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Omega Healthcare Investors, Inc. (NYSE:OHI)

Q4 2012 Earnings Conference Call

February 12, 2013 10:00 ET

Executives

Michele Reber - Investor Relations

Taylor Pickett - Chief Executive Officer

Bob Stephenson - Chief Financial Officer

Dan Booth - Chief Operating Officer

Analysts

James Milam - Sandler O’Neill

Jeff Theiler - Green Street Advisors

Henry Reukauf - Deutsche Bank

Tayo Okusanya - Jefferies

John Roberts - Hilliard Lyons

Jason Ren - Duff & Phelps Investment Management

Rob Mains - Stifel Nicolaus

Operator

Good morning and welcome to the Omega Healthcare Fourth Quarter 2012 Earnings Conference Call. All participants will be in listen-only mode. (Operator Instructions) Please note this event is being recorded.

I would now like to turn the conference over to Michele Reber. Please go ahead.

Michele Reber

Thank you and good morning. With me today are Omega’s CEO, Taylor Pickett; CFO, Bob Stephenson; and COO, Dan Booth.

Comments made during this conference call that are not historical facts maybe forward-looking statements. Such as statements regarding our financial and FFO projections, dividend policy, portfolio restructurings, rent payments, financial condition or prospects of our operators, contemplated acquisitions and our business and portfolio outlook generally. These forward-looking statements involve risks and uncertainties, which may cause actual results to differ materially.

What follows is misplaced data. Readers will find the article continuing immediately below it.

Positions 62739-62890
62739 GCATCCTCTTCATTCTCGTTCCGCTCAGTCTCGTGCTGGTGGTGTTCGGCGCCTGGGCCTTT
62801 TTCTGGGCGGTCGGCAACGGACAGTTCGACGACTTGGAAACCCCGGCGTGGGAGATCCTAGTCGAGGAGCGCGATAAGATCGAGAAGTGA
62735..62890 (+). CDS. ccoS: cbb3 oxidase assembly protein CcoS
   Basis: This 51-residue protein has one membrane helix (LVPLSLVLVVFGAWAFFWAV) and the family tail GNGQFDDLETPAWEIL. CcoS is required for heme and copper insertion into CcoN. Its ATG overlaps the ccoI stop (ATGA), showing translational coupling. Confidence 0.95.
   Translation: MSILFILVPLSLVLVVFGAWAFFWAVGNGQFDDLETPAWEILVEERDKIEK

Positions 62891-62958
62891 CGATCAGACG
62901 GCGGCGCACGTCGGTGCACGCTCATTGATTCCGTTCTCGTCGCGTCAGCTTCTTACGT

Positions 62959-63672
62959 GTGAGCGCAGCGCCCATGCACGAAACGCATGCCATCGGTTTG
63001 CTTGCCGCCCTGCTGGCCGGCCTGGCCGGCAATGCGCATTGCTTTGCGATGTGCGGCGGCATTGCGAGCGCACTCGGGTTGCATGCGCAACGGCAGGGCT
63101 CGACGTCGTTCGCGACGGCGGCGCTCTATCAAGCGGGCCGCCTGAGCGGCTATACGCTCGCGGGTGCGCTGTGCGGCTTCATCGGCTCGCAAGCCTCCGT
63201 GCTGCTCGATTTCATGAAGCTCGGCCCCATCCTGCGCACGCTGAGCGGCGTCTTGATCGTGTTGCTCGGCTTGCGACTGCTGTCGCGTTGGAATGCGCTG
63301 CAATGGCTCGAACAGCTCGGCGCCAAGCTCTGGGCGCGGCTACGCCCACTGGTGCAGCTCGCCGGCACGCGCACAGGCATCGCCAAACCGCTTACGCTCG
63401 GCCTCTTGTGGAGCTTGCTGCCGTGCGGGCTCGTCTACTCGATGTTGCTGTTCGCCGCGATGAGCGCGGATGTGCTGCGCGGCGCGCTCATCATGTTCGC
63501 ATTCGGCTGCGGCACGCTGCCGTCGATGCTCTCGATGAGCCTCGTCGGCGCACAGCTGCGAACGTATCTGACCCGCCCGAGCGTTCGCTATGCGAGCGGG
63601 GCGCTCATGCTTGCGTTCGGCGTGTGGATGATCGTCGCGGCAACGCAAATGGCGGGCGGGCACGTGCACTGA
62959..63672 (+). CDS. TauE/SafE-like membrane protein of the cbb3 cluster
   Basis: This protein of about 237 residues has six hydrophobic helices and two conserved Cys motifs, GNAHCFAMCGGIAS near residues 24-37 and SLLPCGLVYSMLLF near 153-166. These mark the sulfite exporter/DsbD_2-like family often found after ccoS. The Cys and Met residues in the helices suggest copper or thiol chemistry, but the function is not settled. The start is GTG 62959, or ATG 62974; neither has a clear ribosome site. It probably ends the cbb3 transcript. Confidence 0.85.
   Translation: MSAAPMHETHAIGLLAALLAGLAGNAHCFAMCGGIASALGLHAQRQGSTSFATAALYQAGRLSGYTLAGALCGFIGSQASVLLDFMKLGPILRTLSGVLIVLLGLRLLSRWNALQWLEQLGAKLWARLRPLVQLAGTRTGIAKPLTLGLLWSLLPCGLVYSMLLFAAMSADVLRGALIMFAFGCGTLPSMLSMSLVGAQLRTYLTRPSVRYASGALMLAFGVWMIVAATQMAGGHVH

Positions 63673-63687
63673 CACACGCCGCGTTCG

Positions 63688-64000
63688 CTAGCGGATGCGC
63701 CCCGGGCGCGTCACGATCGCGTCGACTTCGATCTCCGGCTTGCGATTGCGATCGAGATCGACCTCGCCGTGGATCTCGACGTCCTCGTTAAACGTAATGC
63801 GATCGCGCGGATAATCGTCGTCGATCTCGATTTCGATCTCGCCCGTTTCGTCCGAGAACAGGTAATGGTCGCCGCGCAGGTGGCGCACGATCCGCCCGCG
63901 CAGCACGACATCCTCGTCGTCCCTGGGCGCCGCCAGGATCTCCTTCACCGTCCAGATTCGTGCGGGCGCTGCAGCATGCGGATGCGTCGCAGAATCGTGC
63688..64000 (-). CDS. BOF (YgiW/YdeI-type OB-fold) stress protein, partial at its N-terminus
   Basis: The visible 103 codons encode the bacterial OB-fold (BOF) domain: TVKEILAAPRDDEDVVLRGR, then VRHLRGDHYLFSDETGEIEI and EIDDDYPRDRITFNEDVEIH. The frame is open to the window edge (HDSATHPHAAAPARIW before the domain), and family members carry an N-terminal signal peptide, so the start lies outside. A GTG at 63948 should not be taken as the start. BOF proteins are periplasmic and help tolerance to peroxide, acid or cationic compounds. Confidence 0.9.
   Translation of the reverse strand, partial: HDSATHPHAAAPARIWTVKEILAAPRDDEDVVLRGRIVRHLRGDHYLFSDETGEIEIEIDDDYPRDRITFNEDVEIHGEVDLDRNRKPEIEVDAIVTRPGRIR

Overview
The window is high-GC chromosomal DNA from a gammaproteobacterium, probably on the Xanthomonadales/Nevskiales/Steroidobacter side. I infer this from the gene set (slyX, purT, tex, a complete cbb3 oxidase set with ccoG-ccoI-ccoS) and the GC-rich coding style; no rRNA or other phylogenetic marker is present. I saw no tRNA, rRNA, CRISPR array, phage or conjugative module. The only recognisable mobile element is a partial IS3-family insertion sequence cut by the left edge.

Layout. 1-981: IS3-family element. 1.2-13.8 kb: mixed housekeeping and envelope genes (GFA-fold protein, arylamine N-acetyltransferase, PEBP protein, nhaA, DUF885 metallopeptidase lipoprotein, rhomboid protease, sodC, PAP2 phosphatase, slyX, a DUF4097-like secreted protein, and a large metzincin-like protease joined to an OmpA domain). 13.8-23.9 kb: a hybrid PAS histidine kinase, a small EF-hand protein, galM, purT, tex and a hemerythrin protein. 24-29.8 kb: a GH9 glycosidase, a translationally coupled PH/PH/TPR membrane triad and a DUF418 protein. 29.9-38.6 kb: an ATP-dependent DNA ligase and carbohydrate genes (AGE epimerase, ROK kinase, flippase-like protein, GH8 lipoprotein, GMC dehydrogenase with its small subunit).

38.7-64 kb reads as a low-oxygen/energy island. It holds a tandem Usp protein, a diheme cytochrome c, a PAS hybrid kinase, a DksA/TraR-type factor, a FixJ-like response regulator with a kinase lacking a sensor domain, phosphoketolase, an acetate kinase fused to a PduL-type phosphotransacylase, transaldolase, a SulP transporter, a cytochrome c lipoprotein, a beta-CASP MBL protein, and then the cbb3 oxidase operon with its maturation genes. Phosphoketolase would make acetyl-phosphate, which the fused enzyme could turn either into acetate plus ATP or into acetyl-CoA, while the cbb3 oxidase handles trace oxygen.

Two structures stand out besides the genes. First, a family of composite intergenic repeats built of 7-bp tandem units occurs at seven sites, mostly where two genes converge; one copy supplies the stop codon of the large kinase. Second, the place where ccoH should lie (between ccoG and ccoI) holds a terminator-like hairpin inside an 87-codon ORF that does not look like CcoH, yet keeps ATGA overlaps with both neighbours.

Please see our press releases and our filings with the Securities and Exchange Commission, including without limitation our most recent report on Form 10-K, which identifies specific factors that may cause actual results or events to differ materially from those described in forward-looking statements.

During the call today, we will refer to some non-GAAP financial measures, such as FFO, adjusted FFO, FAD, and EBITDA, and expenses excluding owned and operated property. Reconciliations of these non-GAAP measures to the most comparable measure under Generally Accepted Accounting Principles, as well as an explanation of the usefulness of the non-GAAP measures, are available under the Financial Information section of our website at www.omegahealthcare.com, and in the case of FFO and adjusted FFO, in our press release issued today.

I will now turn the call over to Taylor.

Taylor Pickett

Thanks, Michele. Good morning and thank you for joining Omega’s fourth quarter 2012 earnings conference call. Adjusted FFO for the fourth quarter is $0.58 per share. 2012 adjusted FFO is $2.19 per share, a 16% increase over 2011 adjusted FFO of $1.89 per share.